Soil

Save Our Parks: Keep on the Path!

Wandering off the path causes more damage than you might think. Photo: soilsmatter.wordpress.com

Question: Why does it matter if I stay on the trail while hiking in the woods and parks?

Answer: People love to be outdoors, and soil is an important contributor to a good outing, whether you are hiking, mountain biking, painting, or just enjoying nature. But humans can have significant impacts on the soil. When we walk on soil, our body weight compresses the soil. Soil compaction occurs when soil particles are pressed together, reducing the space between them. This has several effects.

Uncompacted, loose soil has more pores for air and water between soil particles.

In the figure to the right, you can see that soil particles come in various sizes. In between the particles are open spaces, or “pores”. These pores allow air and water to move through the soil. Air is important because microbes living in soil pores use some of the nitrogen and other elements from air as “food”. And soil holds water and nutrients for plants to use in the same pores. You can see in the figure that compressing the soil limits the amount of air and water soil can hold—and that’s not good for soil microbes or the plants living in the soil.

Heavily compacted soils contain few large pores. This means that water does not move as easily through those soils. Large pores are more effective in moving water through the soil when it is saturated than smaller pores. A very compacted soil will actually repel water during a rainfall, and this vital water will run off into nearby streams and lakes. So, even though it may rain, the plants in the woods remain “thirsty”.

Check with the park office for a trail map when entering parks. Ask the staff which paths are easy, moderate, or difficult, and choose the ones that fit your physical abilities. Natural obstacles like fallen trees may make staying on the path difficult, but it’s important for soil microbes and plant life to obey the signs.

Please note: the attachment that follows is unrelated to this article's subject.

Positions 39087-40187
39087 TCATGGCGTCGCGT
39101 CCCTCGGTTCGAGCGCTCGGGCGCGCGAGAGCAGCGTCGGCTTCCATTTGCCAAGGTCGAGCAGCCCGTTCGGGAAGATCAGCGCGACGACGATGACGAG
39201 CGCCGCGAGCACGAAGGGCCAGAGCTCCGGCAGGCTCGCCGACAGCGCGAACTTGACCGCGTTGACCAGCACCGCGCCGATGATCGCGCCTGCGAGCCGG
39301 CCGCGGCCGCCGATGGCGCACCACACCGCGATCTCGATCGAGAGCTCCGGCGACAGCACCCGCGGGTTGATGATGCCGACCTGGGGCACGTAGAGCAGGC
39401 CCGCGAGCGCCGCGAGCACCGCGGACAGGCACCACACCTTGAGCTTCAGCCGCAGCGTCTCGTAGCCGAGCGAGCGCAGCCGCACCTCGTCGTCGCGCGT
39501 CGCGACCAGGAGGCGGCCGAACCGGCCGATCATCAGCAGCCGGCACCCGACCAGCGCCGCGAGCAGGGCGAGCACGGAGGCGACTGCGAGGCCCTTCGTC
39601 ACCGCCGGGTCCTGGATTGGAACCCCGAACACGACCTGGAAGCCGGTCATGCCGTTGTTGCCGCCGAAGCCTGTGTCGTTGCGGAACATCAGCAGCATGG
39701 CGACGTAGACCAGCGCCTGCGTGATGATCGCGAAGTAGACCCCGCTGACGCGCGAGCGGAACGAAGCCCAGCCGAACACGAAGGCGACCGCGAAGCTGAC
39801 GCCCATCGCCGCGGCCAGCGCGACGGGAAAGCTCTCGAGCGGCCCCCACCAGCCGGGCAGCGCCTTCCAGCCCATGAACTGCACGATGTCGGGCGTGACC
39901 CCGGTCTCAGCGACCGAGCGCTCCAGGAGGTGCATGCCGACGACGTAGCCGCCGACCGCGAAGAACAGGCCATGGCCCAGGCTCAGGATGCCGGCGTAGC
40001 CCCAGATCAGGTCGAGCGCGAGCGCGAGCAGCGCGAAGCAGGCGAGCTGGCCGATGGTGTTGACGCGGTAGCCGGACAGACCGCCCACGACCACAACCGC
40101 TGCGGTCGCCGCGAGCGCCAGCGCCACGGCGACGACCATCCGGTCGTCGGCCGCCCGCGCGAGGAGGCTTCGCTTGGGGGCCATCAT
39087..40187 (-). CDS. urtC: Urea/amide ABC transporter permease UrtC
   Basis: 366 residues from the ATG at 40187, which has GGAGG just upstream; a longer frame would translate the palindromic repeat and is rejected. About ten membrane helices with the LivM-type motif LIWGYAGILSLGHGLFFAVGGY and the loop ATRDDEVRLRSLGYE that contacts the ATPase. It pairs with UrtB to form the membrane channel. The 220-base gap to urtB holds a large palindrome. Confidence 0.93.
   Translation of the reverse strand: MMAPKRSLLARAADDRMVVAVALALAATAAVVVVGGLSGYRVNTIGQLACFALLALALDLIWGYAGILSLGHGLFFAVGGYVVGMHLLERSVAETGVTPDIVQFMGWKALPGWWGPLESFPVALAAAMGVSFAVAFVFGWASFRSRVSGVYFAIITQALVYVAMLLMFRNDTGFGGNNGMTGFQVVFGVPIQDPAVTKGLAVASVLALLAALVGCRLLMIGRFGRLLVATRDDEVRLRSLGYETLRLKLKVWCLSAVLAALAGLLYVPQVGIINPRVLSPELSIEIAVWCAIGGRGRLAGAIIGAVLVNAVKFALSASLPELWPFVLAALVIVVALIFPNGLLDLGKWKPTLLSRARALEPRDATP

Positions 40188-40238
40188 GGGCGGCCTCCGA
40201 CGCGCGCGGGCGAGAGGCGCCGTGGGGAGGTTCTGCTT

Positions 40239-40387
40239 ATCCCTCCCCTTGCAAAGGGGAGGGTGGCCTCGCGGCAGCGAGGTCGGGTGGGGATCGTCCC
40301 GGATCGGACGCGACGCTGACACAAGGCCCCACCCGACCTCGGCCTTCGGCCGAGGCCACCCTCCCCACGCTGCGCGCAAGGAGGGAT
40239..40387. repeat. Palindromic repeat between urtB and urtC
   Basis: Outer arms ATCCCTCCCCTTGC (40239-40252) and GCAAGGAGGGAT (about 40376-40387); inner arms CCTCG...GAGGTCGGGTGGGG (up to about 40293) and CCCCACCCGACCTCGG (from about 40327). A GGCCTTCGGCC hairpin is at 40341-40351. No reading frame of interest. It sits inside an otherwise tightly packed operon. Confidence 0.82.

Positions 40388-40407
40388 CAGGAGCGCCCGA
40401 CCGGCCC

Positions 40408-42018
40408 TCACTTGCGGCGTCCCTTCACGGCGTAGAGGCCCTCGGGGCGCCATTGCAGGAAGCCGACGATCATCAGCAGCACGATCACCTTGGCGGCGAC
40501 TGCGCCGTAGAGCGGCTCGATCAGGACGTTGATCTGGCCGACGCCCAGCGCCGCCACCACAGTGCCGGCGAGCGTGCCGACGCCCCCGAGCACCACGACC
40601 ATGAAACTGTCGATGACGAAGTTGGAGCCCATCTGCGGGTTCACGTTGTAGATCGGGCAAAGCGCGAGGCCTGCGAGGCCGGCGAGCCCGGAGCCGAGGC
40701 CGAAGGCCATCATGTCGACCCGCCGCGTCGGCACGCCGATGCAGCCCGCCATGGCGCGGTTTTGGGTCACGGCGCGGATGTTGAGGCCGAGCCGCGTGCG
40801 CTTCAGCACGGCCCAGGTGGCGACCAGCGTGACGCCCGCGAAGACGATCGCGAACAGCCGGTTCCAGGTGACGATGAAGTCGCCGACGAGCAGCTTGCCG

This article by Mary Beth Adams of U.S. Forest Service is from the excellent site Soils Matter, Get the Scoop! of the Soil Science Society of America, a go-to source for valuable and honest information on the soils we garden in.

Larry Hodgson is one of Canada’s best-known garden communicators. He has notably been editor-in-chief of HousePlant Magazine, Fleurs, Plantes et Jardins, À Fleur de Pot and Houseplant Forum magazines and is currently the garden correspondent for Le Soleil and radio garden commentator for CKIA-FM Radio. He has written for many garden publications in both the United States and Canada, including Canadian Gardening, Harrowsmith, Horticulture, Fine Gardening and Organic Gardening. He also speaks frequently to horticultural groups throughout Canada and the U.S. His book credits include The Garden Lover’s Guide to Canada, Complete Guide to Houseplants, Making the Most of Shade, Perennials for Every Purpose, Annuals for Every Purpose, and Houseplants for Dummies, as well as nearly 60 other titles in English and French. He is a past president of the Garden Writers Association (now Garden Communicators International) and the winner of the prestigious 2006 Garden Media Promoter Award offered by the Perennial Plant Association. He resides in Quebec City, Quebec, Canada.

2 comments on “Save Our Parks: Keep on the Path!

  1. Back before Phytophthora ramorum spread as much as it did, some of those who hiked word different boots in areas where the disease was established, and areas where it was not.

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